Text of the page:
5. Mark Martin
Remember way back when this guy was retiring in 2005? With a contract extension with Hendrick Motorsports to drive full time through 2011, that clearly is a long forgotten memory for the 51 year old veteran. Five wins and his fifth second place championship finish in 2009 show that he can still perform on the track, and his sophomore year with Hendrick Motorsports may just be the one where he finally rids himself of the title "best driver to never win a championship."
6. Kurt Busch
Busch rounded out 2009 with a fourth place finish in points, with wins at Atlanta and Texas to his credit. Roger Penske will look for Busch to have continued success, as he continues to lead the team as Sam Hornish Jr. continues his transition from open wheel racing and Brad Keselowski begins his first full season in the Sprint Cup Series. If 2009 is any indication, the Blue Deuce will be a contended on the 1.5 milers, a complete package in 2010 will put Busch in the hunt for his second championship.
7. Kyle Busch
Coming off a disappointing 2009 campaign where he won four races but failed to make the twelve man Chase at the end of the season Busch will be more determined than ever to win races and compete for a title. Watch out for Busch in the 500 as well, he had strong cars in both the 2008 and 2009 Daytona 500s, and had a streak of three consecutive finishes of 2nd or better heading into the 2009 Coke Zero 400 at Daytona when he wrecked from the lead coming to the checkered flag.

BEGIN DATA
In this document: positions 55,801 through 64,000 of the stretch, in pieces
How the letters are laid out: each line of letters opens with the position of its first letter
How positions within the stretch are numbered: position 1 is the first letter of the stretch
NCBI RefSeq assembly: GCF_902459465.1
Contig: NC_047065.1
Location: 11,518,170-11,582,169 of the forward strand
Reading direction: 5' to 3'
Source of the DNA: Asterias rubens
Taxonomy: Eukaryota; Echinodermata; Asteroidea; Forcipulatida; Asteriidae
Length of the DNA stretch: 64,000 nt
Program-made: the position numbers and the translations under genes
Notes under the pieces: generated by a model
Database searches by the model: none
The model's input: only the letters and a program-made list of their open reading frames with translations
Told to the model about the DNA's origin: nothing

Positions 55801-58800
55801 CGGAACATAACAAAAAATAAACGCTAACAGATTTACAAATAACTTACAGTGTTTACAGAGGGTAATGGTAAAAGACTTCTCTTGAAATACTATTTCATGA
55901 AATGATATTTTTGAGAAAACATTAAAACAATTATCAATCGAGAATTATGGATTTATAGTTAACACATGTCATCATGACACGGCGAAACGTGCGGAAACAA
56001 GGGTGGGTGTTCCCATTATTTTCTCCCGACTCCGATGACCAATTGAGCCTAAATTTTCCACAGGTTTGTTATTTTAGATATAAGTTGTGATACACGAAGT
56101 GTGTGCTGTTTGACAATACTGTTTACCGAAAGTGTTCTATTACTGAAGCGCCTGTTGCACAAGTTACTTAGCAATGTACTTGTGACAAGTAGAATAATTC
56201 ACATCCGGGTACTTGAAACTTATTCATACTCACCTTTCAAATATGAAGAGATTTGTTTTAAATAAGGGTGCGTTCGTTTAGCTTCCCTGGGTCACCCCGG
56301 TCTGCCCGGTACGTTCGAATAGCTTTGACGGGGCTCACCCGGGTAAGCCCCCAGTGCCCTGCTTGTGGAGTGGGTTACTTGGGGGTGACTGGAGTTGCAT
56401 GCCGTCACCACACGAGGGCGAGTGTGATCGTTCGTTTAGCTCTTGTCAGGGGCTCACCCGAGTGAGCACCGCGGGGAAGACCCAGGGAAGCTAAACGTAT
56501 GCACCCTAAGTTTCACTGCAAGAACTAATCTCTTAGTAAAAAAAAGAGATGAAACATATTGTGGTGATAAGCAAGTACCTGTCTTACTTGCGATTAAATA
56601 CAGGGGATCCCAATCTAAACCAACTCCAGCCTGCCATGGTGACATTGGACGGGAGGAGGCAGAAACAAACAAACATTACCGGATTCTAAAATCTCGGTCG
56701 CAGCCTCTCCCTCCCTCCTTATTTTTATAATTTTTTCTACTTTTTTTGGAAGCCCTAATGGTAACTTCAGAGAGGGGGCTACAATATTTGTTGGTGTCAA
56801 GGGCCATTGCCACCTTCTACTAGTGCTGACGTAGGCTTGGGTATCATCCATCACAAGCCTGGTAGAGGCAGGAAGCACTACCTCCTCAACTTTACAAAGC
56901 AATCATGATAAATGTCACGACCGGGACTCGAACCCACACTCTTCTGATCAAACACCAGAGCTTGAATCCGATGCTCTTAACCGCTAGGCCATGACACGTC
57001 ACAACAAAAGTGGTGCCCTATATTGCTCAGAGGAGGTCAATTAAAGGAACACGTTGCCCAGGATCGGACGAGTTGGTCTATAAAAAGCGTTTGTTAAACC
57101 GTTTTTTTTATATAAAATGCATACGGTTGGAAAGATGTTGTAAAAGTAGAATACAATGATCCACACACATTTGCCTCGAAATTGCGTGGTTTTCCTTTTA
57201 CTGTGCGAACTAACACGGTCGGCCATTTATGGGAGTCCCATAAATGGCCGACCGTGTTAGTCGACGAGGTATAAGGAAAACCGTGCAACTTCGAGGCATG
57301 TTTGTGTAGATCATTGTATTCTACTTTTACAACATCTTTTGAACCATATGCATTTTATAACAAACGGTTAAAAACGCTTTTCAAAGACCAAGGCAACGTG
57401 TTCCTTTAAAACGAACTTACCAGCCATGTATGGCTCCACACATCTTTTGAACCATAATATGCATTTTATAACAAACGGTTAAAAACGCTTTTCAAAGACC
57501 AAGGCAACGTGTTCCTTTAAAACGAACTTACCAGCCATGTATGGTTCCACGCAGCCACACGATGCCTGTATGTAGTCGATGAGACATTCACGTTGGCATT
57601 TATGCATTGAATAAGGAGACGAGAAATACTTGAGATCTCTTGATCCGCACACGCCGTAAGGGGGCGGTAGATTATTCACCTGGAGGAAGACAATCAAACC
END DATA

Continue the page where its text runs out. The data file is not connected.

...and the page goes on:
8. Juan Pablo Montoya
Montaya hit the high point of his short Nascar career in 2009, failing to earn a win despite coming close in several races, including the Brickyard 400, but made the Chase for the first time and finished 8th in the final standings. Montoya should continue to improve, earning a wins on ovals and making the Chase. If he can get things to go his way in the final 10 events, he can upset Johnson when the checkered flag flies at Homestead.